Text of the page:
Research Paper Volume 13, Issue 7 pp 9496—9509

Prevalence and risk factors for brain white matter changes in young and middle-aged participants with Brain Dock (brain screening): a registry database study and literature review

Tomohiro Yamasaki1,2, , Fusao Ikawa2,3, , Toshikazu Hidaka2, , Masashi Kuwabara2, , Shingo Matsuda2, , Iori Ozono2, , Masaaki Chiku4, , Naoyuki Kitamura5, , Tomoaki Hamano6, , Masahiro Akishita7, , Shuhei Yamaguchi8, , Hidekazu Tomimoto9, , Michiyasu Suzuki10, ,

  • 1 Postgraduate Clinical Training Center, Shimane University Hospital, Shimane, Japan
  • 2 Department of Neurosurgery, Shimane Prefectural Central Hospital, Shimane, Japan
  • 3 Department of Neurosurgery, Graduate School of Biomedical and Health Sciences, Hiroshima University, Hiroshima, Japan
  • 4 Department of Cardiovascular Medicine, Medical Check Studio Tokyo Ginza Clinic, Tokyo, Japan
  • 5 Department of Diagnostic Radiology, Kasumi Clinic, Hiroshima, Japan
  • 6 SmartScan, Inc., Tokyo, Japan
  • 7 Department of Geriatric Medicine, Graduate School of Medicine, University of Tokyo, Tokyo, Japan
  • 8 Hospital Bureau of Shimane Prefecture, Shimane, Japan
  • 9 Department of Neurology, Mie University Graduate School of Medicine, Mie, Japan
  • 10 Department of Advanced ThermoNeuroBiology, Yamaguchi University School of Medicine, Yamaguchi, Japan

Received: January 15, 2021       Accepted: March 26, 2021       Published: April 5, 2021
How to Cite

Copyright: © 2021 Yamasaki et al. This is an open access article distributed under the terms of the Creative Commons Attribution License (CC BY 3.0), which permits unrestricted use, distribution, and reproduction in any medium, provided the original author and source are credited.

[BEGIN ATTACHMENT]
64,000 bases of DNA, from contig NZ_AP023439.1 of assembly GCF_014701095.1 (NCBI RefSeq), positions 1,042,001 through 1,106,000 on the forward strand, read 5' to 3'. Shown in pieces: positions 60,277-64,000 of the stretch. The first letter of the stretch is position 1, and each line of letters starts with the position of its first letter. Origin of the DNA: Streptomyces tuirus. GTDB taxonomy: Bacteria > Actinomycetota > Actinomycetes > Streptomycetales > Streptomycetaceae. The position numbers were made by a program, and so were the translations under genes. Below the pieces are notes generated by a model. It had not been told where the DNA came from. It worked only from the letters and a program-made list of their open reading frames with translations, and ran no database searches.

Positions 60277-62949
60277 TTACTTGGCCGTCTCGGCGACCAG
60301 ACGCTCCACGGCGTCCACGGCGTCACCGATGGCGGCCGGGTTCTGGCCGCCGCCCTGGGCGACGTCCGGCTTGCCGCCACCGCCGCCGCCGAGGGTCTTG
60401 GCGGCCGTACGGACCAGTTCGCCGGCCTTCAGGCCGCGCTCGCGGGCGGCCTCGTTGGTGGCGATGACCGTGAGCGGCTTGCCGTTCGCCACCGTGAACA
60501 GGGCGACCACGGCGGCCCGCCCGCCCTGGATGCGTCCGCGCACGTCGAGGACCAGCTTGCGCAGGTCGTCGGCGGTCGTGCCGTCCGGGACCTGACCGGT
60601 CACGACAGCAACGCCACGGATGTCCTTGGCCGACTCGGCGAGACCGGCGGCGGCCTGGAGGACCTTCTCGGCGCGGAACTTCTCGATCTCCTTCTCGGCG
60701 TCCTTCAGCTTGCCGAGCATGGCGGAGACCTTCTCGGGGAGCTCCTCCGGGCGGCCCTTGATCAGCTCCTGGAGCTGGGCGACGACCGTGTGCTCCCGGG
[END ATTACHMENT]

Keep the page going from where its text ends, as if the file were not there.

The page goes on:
This study aimed to determine the prevalence and risk factors for brain white matter changes in normal young and middle-aged participants who underwent Brain Dock (brain screening). We analyzed 5,000 consecutive healthy participants from the Brain Dock registry between August to December 2018. Age, sex, body mass index (BMI), medical history, deep subcortical white matter high intensity (DSWMH), periventricular high intensity (PVH), and enlargement of perivascular space (EPVS) were investigated in relation to age. The prevalence of DSWMH, PVH, and EPVS were 35.3%, 14.0%, and 17.8%, respectively. Multivariate logistic regression analyses for brain white matter changes were conducted. The significant risk factors in participants aged < 50 years were: age (OR:1.09, 95% CI:1.07-1.12), the female sex (1.29, 1.03-1.60), BMI obesity (1.86, 1.12-3.08), and hypertension (1.67, 1.18-2.35) for DSWMH; age (1.08, 1.04-1.13) and the female sex (1.56, 1.03-2.36) for PVH; and age (1.07, 1.05–1.10) and the female sex (0.77, 0.60-1.00) for EPVS. In conclusion, age was consistently identified as a significant risk factor in young and middle-aged participants. Some risk factors for brain white matter changes were identified even in young and middle-aged participants in this study. Further longitudinal studies should be done in the future.


BMI: body mass index; CI: confidence interval; DSWMH: deep subcortical white matter high intensity; EPVS: enlargement of perivascular space; FLAIR: fluid-attenuated inversion recovery; MCI: mild cognitive impairment; MRI: magnetic resonance imaging; OR: odds ratio; PVH: periventricular high intensity; SSL: secure sockets layer; SVD: small vessel disease; TLS: transport layer security; VPN: virtual private network; WMH: white matter hyperintensities.